When you are hit with an unexpected expense like your A/C going out, a tire blowout, or car breakdown, do you have the money to cover those unexpected expenses? These things happen more frequently than people would like to think and, as a result, are caught unprepared.
The key to weathering these unexpected expenses is being prepared with two different savings funds – a rainy day fund for small expenses and an emergency fund for larger expenses. Having two different accounts helps you budget for both short and long-term emergencies.
Rainy Day vs. Emergency?
The main difference between a rainy day and an emergency fund is the size and scope of each.
- A rainy day fund is meant to safeguard you from shorter-term, lower-cost emergencies such as an appliance repair, annual home maintenance, buying new tires, or paying a parking ticket. This fund is typically smaller ranging from $500-$2,500 depending on your situation. Plan to draw on this account when needed and replenish it when used.
- An emergency fund is used for a bigger crisis such as losing your job or facing an unforeseen medical emergency. This fund helps you stay afloat without relying on credit cards or loans. Your emergency fund should cover things like your rent/mortgage, vehicle payment, utility bills, and insurance. It’s recommended that you save as much as 6-9 months of living expenses or $10,000 – $15,000 depending on your situation.
Where to Put Your Rainy Day and Emergency Funds
These special rainy day and emergency savings should be easily accessible to you in the event of an emergency. You don’t want to lock it up in a certificate account where you pay an early withdrawal penalty but the account should be separate from any savings account that you use regularly so you are not tempted to dip into it. Find an insured account that allows for quick, fee-free withdrawals and set up two separate accounts. High-yield savings accounts and money market accounts are two great options.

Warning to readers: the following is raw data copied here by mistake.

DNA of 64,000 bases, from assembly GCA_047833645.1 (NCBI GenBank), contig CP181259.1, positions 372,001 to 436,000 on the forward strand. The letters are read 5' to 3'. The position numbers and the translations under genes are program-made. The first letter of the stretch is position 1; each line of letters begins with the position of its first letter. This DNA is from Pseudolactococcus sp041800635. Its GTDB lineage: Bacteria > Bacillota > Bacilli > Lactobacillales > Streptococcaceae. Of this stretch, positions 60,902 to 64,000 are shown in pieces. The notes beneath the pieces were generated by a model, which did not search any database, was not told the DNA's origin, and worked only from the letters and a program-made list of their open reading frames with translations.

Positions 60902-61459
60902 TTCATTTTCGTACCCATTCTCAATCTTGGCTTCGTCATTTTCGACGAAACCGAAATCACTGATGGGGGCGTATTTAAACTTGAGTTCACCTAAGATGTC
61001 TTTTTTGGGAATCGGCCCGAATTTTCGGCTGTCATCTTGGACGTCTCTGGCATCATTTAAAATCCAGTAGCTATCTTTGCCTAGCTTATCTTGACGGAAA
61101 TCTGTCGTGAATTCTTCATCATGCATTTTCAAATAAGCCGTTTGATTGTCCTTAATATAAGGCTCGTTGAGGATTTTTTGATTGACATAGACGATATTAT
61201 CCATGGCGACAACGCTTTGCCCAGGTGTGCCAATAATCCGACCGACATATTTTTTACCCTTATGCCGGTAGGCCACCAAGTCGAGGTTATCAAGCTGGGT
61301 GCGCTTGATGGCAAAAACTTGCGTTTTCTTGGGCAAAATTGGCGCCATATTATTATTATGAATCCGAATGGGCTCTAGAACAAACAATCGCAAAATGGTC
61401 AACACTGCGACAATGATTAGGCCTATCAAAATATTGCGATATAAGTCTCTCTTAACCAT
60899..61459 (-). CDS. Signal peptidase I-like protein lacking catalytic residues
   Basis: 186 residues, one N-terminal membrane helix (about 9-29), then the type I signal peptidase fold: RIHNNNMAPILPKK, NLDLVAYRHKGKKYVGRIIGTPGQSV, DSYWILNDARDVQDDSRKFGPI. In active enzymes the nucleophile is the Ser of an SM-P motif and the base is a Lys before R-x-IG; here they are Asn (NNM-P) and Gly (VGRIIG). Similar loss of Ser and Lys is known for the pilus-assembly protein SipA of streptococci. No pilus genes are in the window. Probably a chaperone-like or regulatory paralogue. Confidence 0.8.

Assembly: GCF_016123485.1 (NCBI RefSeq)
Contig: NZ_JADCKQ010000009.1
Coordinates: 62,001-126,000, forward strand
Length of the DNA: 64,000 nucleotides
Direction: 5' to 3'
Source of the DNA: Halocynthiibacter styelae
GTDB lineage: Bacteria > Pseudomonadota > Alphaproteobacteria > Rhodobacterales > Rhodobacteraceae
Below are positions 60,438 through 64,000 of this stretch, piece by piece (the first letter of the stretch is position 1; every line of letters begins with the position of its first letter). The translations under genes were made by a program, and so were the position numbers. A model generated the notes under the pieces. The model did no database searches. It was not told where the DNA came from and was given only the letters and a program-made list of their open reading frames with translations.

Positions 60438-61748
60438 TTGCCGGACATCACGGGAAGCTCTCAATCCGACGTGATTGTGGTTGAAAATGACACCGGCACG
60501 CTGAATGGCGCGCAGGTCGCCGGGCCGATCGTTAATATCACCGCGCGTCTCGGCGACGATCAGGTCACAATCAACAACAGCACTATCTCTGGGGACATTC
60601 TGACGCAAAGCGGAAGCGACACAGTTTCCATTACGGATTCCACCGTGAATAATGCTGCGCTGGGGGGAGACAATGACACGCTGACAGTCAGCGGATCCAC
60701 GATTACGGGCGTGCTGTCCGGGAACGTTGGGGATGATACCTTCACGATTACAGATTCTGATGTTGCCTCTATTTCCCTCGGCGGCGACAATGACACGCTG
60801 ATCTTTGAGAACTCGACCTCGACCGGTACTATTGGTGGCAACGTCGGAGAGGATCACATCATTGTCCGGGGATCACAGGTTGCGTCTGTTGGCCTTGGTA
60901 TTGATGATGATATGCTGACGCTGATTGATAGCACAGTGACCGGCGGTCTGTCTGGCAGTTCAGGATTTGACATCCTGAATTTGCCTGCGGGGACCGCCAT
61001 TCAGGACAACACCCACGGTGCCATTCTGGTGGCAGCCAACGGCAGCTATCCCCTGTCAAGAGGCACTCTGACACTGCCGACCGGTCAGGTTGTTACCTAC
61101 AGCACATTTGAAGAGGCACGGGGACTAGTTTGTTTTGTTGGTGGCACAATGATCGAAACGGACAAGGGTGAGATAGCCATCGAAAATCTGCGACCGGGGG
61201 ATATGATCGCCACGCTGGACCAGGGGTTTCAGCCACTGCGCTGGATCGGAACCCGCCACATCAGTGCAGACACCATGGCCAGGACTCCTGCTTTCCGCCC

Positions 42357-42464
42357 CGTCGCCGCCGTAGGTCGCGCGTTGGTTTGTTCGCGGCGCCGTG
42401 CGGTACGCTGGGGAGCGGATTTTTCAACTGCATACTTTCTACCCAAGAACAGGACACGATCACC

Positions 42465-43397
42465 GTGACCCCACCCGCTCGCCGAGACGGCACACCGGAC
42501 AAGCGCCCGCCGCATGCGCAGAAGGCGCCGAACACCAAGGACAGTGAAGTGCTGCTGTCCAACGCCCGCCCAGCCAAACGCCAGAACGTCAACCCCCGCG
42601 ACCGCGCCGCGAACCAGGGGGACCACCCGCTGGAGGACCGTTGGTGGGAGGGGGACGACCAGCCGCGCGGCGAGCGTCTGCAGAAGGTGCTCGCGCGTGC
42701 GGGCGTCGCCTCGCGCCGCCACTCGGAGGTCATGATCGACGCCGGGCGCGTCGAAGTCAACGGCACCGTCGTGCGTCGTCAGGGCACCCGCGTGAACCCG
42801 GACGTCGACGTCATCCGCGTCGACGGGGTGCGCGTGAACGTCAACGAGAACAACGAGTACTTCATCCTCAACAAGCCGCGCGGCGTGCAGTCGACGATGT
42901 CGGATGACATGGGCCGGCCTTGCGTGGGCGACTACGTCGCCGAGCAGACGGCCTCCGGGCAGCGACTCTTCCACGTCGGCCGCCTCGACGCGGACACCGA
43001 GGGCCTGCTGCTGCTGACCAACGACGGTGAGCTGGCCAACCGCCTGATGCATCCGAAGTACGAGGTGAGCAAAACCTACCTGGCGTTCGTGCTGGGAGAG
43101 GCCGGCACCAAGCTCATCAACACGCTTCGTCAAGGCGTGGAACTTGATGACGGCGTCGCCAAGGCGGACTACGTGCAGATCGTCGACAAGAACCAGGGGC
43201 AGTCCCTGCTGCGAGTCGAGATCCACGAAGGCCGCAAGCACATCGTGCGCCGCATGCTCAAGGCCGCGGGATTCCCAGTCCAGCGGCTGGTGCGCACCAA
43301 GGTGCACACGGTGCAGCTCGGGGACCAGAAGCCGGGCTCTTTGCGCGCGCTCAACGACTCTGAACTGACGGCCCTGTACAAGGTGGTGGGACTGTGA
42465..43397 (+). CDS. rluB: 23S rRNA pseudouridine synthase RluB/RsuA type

How to Build a Fund
Saving isn’t easy especially for those living paycheck to paycheck, but it is critical for your financial safety. Here are some tips to help you get started.
- Calculate how much you want to save for both funds. Use our savings calculator to help you run the numbers.
- Set a monthly goal for saving. Once you know how much you need, decide how much you can afford to allocate to your rainy day and emergency fund accounts.
- If your employer offers direct deposit, there’s a good chance they can automatically break up your paycheck into different accounts so you “pay yourself first” before anything else. If not, you can always schedule automatic transfers via home banking to streamline the process.
- If you typically get a tax refund, don’t spend it! Use it to boost your rainy day or emergency fund.
- When you get change, drop it in a jar at home. When the jar fills up, deposit it into your fund.
- When you get a pay raise, use some or all of it to reach your saving goals.
- If you pay off a loan, divert that payment to your rainy day or emergency fund.
A secure financial future depends on saving for the unexpected. It can mean the difference between weathering a short-term financial storm or going deep into debt. A bad day doesn’t have to ruin your finances if you’re prepared. Contact us to discuss your options.